Tobacco companies, including Grizzly, Marlboro and American Spirit, frequently promote their efforts to support charitable initiatives. Recently, this has become common in marketing across all industries. Corporate charity is increasingly celebrated as a happy solution to multi-dimensional problems. Consumers purchase ordinary goods, but also can feel proud of themselves, knowing an amount of the price they paid will support causes like organic farming, sustainable agriculture, or fair wages. Corporations promote their efforts with “cause marketing,” and it looks like a win-win-win scenario for the consumer, the industry, and the greater good. But unfortunately, there is underlying criticism that this simplistic system allows companies to promote charity without engaging in much of it, discourages individuals from supporting other more productive charity efforts, and promotes irrational and excessive consumption of unnecessary products.
These problems are especially relevant to cause marketing by the tobacco industry: conglomerates of companies who, no matter their charitable contributions, are in the business of selling lethal products to consumers invariably against consumers’ greater self-interest. Evidence suggests cause marketing appeals disproportionately to young people, ages 18-24, an important and problematic audience for the tobacco industry.
The theory of moral licensing suggests that, in response to making a decision we see as morally ‘good,’ we will often overcompensate by subsequently allowing ourselves to engage in a destructive behavior. It seems the tobacco industry is especially aware of this idea. Tobacco companies have a long history of using cause marketing to promote their products. The practice continues today.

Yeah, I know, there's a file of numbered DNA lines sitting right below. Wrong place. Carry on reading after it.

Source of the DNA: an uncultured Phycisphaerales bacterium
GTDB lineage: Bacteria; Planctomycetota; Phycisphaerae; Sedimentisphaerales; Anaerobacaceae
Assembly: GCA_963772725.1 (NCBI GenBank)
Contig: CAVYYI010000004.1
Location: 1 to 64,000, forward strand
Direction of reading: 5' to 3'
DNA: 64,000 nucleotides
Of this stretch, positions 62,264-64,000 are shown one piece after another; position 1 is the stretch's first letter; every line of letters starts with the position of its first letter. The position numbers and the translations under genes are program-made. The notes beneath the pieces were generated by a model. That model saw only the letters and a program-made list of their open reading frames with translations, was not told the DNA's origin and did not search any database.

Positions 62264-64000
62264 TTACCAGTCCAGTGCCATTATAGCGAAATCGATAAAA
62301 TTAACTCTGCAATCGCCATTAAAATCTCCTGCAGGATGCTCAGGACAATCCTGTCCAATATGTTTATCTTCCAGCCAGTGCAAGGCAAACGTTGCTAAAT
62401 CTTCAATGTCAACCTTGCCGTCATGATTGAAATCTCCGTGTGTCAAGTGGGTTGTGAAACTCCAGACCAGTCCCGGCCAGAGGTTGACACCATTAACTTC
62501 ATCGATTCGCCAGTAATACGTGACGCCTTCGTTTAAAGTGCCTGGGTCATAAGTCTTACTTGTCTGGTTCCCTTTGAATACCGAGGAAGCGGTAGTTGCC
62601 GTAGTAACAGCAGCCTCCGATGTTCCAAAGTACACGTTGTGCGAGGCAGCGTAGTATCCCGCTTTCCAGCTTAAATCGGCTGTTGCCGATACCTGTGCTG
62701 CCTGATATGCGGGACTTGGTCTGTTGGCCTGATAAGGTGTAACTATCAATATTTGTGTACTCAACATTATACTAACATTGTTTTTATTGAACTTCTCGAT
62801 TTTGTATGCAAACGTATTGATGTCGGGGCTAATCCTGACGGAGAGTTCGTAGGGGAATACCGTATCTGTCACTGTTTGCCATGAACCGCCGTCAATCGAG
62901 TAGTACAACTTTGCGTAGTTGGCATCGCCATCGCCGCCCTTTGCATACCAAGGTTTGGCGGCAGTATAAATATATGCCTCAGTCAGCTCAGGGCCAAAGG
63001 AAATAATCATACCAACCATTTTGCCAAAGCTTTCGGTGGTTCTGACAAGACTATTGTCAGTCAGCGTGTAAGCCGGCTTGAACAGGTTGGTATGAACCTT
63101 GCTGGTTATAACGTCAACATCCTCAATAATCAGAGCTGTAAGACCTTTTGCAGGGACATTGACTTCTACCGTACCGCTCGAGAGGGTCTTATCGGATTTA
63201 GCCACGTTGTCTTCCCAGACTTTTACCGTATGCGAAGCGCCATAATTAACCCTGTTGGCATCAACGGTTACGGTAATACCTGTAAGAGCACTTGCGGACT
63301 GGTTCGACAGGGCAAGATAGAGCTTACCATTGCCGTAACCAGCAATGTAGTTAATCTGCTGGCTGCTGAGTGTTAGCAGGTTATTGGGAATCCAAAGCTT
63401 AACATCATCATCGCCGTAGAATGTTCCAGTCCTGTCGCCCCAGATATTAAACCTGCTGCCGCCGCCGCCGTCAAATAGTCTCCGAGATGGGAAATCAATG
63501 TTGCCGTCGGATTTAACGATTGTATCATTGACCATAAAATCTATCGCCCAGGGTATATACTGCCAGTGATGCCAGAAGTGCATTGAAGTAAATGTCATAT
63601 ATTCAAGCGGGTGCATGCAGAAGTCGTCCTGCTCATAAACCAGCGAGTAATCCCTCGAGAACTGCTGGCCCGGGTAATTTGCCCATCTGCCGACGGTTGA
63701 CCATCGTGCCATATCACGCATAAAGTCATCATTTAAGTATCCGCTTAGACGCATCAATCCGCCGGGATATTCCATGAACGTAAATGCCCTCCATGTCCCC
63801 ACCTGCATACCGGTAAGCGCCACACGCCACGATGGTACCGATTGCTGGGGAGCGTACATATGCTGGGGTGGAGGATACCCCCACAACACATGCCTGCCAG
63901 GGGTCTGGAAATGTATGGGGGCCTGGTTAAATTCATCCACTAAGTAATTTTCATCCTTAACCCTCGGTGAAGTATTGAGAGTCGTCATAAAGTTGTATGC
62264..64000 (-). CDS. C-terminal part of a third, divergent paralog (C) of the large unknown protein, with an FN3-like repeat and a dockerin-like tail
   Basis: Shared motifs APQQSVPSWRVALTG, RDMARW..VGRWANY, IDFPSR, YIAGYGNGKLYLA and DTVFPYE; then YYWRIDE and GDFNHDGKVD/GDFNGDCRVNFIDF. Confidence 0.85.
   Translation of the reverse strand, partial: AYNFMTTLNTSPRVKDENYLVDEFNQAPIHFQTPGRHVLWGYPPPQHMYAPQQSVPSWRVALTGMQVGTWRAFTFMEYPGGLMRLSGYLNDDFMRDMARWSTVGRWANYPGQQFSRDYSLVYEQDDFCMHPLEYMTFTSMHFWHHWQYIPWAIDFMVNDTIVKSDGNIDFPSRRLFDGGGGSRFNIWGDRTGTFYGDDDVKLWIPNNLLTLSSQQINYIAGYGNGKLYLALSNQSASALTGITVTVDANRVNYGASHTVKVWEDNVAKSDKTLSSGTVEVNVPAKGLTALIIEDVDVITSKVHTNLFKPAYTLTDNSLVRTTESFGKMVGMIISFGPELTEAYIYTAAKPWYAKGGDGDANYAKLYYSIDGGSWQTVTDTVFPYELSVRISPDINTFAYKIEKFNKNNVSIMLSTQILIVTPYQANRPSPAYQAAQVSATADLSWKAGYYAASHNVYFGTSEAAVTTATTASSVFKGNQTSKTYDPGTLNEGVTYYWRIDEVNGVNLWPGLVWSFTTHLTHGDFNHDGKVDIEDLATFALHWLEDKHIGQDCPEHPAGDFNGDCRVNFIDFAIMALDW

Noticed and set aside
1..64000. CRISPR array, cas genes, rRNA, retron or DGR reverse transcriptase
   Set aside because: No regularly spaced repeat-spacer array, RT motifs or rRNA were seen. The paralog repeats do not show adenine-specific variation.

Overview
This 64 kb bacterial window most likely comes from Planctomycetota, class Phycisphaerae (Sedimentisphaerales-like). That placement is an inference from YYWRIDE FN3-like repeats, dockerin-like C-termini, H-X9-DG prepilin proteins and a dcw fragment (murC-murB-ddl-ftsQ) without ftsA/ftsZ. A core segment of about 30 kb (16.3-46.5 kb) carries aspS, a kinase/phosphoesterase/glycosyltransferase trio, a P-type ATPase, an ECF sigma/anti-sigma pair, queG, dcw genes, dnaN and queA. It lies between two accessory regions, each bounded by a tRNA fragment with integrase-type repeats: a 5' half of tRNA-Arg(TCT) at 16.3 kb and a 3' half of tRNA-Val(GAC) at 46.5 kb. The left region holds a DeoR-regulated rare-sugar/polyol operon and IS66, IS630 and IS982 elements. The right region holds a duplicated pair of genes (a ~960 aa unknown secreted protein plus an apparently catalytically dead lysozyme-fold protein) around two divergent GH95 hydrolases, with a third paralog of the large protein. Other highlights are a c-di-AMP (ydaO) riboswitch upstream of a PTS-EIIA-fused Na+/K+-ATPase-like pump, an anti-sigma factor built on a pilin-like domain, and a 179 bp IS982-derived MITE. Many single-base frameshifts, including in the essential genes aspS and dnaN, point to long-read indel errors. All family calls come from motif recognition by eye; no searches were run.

This month, the American Spirit cigarette brand sent out an email promoting their mobile coupons as an eco-friendly alternative to paper coupons, disregarding that cigarette butts resulting from every purchase would only contribute to global waste when they were discarded. In fact, recent research sponsored by another cigarette company, Marlboro, in order to promote their own eco-friendly campaign, found cigarette butts account for 32 percent of all litter.
Grizzly smokeless tobacco spent the summer promoting “Grizzly Outdoor Corps” which supports habitat conservation and population management with the aim of preserving hunting, fishing and outdoor recreation areas, and Marlboro cigarettes recently wrapped up their “Stand for the Land” promotion aimed at better cigarette butt disposal. This campaign encouraged smokers to contact Marlboro about public locations in their area that did not allow easy disposal of cigarette butts. Marlboro would subsequently distribute disposal cans to those locations. This example, while helpful to some degree, ignores the reality that the surest way for smokers to decrease the burden of cigarette waste would be to stop purchasing cigarettes all together.
Perhaps the most ironic example of the tobacco industry’s perverse marketing tactics is American Spirit’s promotion of their organic tobacco products. Across their website, the company portrays leafy images and happy farmers tilling sunny fields. Their products, promoted as organic, natural, and simplistic, indirectly imply American Spirit cigarettes may offer the same types of health benefits that accompany other organic food products. It isn’t until you come upon the cleverly disguised Surgeon General’s warning hovering inconspicuously at the bottom of the page, that you understand “Organic tobacco does NOT make a safer cigarette” and “Natural American Spirit cigarettes are not safer than other cigarettes.” They sure make it easy to miss the important point.
Sources: Marlboro, Grizzly, American Spirit, International Journal of Communication